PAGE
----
From H.G. Wells’s classic novella to Avengers: Endgame––love them or loathe them––tales of time travel are a staple in science-fiction. The difficulty lies in creating a narrative that does something different with this trope. Only a handful have truly succeeded; the Back to the Future movie trilogy and Aftershock’s Revisionist spring to mind. Others (Image’s Chrononauts and Dark Horse’s Past Aways, and the aforementioned Avengers finale) fall short of spinning a story that simply hasn’t been told before. Unfortunately, and despite all the hype surrounding its premiere issue’s release, Time Before Time presents us with absolutely nothing unique by way of story or characterization.
We are quickly introduced to a future in which time travel is not only possible, it’s apparently big business for The Syndicate, which gets paid top dollar to smuggle goods from one time to another, relocate families, and even help criminals escape justice. A disgruntled Syndicate employee named Tatsuo wants out before his body succumbs to the radiation that’s slowly poisoning him. He and his friend Oscar devise a crazy idea: steal a pod and escape to another time, and never return. But things suddenly get more complicated, and Tatsuo quickly finds himself lost in time, embroiled in a plot that may prove bigger than himself, The Syndicate, and perhaps even time itself.
Barring a clever, quirky title and a single poignant scene between Tatsuo and Oscar, Time Before Time #1 falls flat as far as time travel stories go. Exposition is key to any first issue, but this one leaves too much to the reader to figure out. The opening scene shows Tatsuo relocating a mother and her son, but we’re left to wonder why? Are they trying to escape an abusive husband and father? Evading the law? These may seem like questions that don’t need answers, but I’d argue we need to know to understand if The Syndicate is a lawful, chaotic, or neutral organization, which then helps us as readers understand Tatsuo all the more.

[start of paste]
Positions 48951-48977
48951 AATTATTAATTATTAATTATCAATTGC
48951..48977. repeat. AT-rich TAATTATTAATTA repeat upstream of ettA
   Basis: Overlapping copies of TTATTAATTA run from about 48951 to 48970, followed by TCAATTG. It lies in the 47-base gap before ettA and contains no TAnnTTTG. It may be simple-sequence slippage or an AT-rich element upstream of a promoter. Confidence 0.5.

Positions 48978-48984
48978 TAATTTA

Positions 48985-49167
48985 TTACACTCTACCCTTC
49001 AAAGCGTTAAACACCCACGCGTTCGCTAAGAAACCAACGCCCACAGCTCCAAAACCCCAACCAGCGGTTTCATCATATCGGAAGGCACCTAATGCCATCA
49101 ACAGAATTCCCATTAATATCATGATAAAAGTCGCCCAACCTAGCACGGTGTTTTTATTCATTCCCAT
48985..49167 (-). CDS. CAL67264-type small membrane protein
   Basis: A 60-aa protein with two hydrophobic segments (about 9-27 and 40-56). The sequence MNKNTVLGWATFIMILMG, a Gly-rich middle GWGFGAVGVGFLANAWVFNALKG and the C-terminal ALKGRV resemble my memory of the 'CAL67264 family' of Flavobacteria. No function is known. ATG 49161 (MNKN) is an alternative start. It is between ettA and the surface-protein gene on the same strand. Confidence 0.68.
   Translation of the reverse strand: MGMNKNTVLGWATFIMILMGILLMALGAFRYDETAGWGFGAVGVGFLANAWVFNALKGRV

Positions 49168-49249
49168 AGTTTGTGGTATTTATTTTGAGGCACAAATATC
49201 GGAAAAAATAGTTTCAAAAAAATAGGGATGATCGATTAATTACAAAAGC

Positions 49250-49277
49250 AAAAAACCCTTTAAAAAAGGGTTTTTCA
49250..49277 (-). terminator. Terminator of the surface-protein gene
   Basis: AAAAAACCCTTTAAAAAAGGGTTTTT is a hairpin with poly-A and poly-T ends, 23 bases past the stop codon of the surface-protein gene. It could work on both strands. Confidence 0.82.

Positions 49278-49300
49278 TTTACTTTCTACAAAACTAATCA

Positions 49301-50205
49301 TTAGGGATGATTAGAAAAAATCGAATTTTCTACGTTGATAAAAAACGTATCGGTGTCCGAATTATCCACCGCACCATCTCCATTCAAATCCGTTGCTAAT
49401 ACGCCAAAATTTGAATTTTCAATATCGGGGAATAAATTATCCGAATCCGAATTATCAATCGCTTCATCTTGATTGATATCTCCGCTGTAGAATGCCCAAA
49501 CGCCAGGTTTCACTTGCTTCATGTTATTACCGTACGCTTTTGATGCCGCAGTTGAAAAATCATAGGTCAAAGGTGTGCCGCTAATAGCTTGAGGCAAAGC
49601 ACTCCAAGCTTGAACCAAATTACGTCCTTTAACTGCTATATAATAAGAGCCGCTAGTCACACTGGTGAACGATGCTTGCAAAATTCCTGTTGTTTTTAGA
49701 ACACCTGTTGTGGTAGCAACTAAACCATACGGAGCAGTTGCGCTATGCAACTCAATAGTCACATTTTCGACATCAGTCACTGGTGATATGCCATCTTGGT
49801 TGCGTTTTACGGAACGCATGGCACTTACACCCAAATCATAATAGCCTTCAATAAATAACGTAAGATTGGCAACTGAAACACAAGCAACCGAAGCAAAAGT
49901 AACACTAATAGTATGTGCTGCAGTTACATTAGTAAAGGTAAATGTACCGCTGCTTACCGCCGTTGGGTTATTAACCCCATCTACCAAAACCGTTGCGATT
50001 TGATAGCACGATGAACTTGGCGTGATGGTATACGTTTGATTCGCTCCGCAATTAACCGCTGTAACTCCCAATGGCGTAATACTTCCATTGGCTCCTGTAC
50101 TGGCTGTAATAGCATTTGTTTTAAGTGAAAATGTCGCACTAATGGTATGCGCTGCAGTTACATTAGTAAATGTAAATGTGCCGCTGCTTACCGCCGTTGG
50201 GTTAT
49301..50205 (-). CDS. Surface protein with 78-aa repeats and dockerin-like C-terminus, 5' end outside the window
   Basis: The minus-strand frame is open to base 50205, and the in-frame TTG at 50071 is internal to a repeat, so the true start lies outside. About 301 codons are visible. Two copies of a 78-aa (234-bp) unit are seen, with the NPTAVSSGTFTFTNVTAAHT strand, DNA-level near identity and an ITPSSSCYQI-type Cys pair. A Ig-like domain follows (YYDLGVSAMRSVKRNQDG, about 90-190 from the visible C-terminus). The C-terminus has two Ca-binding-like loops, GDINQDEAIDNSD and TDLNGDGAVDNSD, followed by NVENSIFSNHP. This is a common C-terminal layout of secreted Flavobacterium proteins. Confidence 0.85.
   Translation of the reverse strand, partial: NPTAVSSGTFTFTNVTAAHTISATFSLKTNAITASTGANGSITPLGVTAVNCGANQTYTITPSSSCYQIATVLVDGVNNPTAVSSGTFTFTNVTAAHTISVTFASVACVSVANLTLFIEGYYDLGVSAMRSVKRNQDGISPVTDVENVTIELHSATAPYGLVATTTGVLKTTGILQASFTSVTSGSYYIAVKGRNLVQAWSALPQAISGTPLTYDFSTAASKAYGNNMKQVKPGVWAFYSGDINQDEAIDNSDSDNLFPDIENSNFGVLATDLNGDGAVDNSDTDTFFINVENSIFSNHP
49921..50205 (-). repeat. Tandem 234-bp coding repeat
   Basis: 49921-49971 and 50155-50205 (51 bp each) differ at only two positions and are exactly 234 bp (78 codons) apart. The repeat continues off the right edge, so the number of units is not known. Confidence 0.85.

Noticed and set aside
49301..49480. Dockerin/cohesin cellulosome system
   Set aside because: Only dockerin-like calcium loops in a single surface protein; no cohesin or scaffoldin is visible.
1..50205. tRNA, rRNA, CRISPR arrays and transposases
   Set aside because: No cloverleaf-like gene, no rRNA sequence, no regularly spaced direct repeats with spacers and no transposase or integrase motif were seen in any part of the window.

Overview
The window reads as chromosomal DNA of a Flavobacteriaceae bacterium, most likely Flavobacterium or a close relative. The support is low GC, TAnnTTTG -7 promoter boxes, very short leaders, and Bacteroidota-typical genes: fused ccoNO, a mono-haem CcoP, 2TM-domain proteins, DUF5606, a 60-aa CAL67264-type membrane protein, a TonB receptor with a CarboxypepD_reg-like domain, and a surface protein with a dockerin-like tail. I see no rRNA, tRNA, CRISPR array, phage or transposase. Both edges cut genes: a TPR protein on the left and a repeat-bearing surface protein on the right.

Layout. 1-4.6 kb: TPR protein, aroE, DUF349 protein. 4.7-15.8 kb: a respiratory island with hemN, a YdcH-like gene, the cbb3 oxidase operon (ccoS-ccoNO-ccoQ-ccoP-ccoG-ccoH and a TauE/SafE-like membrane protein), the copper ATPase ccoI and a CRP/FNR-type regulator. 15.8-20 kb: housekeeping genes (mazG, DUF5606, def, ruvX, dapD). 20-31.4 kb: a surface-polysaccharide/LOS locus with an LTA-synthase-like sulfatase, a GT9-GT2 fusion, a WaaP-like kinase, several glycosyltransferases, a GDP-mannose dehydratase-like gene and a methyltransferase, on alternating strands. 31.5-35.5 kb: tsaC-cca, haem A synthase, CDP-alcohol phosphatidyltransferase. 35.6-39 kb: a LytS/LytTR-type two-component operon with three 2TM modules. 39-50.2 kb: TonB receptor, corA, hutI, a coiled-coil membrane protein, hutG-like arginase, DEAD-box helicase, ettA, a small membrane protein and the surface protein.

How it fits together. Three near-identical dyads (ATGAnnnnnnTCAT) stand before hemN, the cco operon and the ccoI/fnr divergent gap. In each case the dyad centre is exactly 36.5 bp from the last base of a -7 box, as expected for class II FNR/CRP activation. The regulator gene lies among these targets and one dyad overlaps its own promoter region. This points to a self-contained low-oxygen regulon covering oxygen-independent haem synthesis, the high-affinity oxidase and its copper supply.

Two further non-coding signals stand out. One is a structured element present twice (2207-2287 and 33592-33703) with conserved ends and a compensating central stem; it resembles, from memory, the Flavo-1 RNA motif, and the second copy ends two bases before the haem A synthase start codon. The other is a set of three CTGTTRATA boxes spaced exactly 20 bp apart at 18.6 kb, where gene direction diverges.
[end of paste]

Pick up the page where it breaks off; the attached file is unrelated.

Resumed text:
As with many comics I’ve reviewed in the past, Time Before Time #1 also exhibits a pacing that just feels off. I’ll give writers Declan Shalvey and Rory McConville the benefit of the doubt here and suggest that perhaps it’s meant to feel this way. However, the story does jump a bit (time travel aside), and that exposition illustrated by artist Joe Palmer––particularly at the beginning of the issue––lacks differentiation between time periods. This could be the fact that Palmer seems to be a bit of a minimalist where illustration is concerned, and this is also problematic in a time travel story, which should be all about the details of the world to further sell not only the time travel element, but the worlds to where (or when, rather) the characters travel.
All in all, as a science-fiction aficionado and a time-travel story enthusiast, Time Before Time #1 is a time-travel story out of joint with many of the more successful ones across multiple media that have preceded it. I’d recommend backtracking to a time before Time Before Time to enjoy some of the more classic graphic time travel tales of yesterday.
Declan Shalvey & Rory McConville (W), Joe Palmer (A), Chris O’Halloran (C), Hassan Otsmane-Elhaou (L) • Image Comics, $3.99
Review by John T. Trigonis